In July of 2016, the Centers for Medicare & Medicaid Services (CMS) released a new Hospital Quality Star Rating system on the Hospital Compare website. Under this system, performance on a series of quality metrics is used to assign between one and five stars to a hospital, with a higher number of stars indicating better quality. Many rural hospitals do not have a CMS Hospital Quality Star Rating. Some of the reasons include challenging CMS data requirements, low volume (an insufficient number of hospital cases), or hospital decisions to not participate. The lack of a star rating can have two important consequences for rural hospitals. First, patients may perceive the lack of a star rating as a signal of lower quality of care and consequently avoid care at hospitals without a star rating (that is, they may misinterpret “no rating” as “zero stars”).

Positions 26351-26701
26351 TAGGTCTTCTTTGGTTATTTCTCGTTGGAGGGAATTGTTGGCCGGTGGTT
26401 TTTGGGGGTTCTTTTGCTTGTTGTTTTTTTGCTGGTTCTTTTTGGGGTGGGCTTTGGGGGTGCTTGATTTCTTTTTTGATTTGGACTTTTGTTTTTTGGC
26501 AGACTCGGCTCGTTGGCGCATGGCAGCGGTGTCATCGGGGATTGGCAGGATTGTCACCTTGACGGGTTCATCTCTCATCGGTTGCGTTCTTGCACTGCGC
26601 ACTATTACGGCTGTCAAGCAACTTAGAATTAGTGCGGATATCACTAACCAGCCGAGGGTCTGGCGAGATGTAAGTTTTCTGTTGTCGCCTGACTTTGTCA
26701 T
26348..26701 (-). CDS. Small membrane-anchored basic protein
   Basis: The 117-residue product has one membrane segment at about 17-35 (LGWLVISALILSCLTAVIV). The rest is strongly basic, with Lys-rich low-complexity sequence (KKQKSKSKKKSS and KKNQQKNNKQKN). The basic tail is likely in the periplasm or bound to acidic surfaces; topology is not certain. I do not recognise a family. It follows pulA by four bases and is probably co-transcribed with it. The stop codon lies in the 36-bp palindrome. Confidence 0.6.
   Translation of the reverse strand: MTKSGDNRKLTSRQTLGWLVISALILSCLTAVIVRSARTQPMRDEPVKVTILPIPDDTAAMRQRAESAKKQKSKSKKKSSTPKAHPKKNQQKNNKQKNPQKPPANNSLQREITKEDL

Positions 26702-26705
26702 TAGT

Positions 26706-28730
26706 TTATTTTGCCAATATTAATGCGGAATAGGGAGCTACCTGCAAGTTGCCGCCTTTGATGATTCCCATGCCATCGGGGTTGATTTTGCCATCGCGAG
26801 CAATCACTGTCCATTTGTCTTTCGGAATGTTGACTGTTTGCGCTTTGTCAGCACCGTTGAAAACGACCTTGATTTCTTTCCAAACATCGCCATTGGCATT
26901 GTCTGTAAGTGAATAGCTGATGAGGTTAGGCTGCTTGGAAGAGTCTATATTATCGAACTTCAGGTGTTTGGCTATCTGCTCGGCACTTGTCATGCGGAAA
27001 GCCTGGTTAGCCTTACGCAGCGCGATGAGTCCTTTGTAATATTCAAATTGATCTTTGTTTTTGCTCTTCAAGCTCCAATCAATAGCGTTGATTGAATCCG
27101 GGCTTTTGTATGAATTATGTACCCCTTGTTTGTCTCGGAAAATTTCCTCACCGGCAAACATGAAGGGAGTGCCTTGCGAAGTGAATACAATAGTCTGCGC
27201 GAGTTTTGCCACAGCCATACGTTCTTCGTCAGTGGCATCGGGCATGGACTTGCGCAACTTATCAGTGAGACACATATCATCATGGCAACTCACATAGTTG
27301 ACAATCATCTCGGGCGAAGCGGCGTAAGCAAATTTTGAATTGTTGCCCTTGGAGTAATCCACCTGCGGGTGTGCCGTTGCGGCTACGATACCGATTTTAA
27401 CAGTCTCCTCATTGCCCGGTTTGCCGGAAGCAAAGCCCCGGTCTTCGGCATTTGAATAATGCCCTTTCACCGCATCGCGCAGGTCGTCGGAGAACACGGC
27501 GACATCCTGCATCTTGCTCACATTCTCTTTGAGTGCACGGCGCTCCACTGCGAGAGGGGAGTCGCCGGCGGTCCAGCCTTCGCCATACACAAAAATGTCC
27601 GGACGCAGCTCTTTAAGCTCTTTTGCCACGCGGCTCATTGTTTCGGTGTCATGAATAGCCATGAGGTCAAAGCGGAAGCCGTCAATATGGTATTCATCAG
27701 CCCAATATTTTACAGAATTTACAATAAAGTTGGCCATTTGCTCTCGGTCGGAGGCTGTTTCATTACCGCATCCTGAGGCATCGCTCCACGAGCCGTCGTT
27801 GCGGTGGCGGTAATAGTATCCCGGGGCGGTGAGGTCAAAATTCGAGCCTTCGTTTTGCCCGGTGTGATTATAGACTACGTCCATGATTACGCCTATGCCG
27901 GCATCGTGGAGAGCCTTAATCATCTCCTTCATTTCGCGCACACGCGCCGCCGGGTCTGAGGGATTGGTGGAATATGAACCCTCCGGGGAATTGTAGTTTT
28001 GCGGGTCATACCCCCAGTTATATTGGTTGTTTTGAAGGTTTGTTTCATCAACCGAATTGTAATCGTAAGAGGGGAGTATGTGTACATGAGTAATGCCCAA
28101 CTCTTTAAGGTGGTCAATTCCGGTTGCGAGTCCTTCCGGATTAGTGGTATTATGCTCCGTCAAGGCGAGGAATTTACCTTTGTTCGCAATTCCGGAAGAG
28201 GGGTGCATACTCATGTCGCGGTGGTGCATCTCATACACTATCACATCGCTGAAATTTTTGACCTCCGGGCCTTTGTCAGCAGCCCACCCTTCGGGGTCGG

CMS recently released its 2021 Hospital Quality Star Ratings, which incorporate several changes to the methodology. This change in methodology was intended to address methodological concerns about the 2016 Hospital Quality Star Ratings and to include more CAHs in the rating system.
The NC Rural Health Research Program conducted the 2021 CMS Hospital Quality Star Ratings of Rural Hospitals study to 1) compare the 2021 CMS Hospital Quality Star Rating results for rural and urban hospitals, 2) to compare the 2021 and 2016 CMS Hospital Quality Star Rating results for rural hospitals, and 3) to identify implications for the usefulness of the CMS Hospital Quality Star Ratings for rural hospitals.
Key findings from this study include the following:
- Rural hospitals were more likely to be unrated than urban (41.6% vs. 12.0%).
- There was a large increase in the percentage of unrated rural hospitals between 2016 and 2021 (34.3% to 41.6%)
- Almost all (89.4%) unrated rural hospitals are Critical Access Hospitals (CAHs).
- Almost half (45%) of unrated rural hospitals are in the Midwest census region.
For more information, you can also read our previous brief.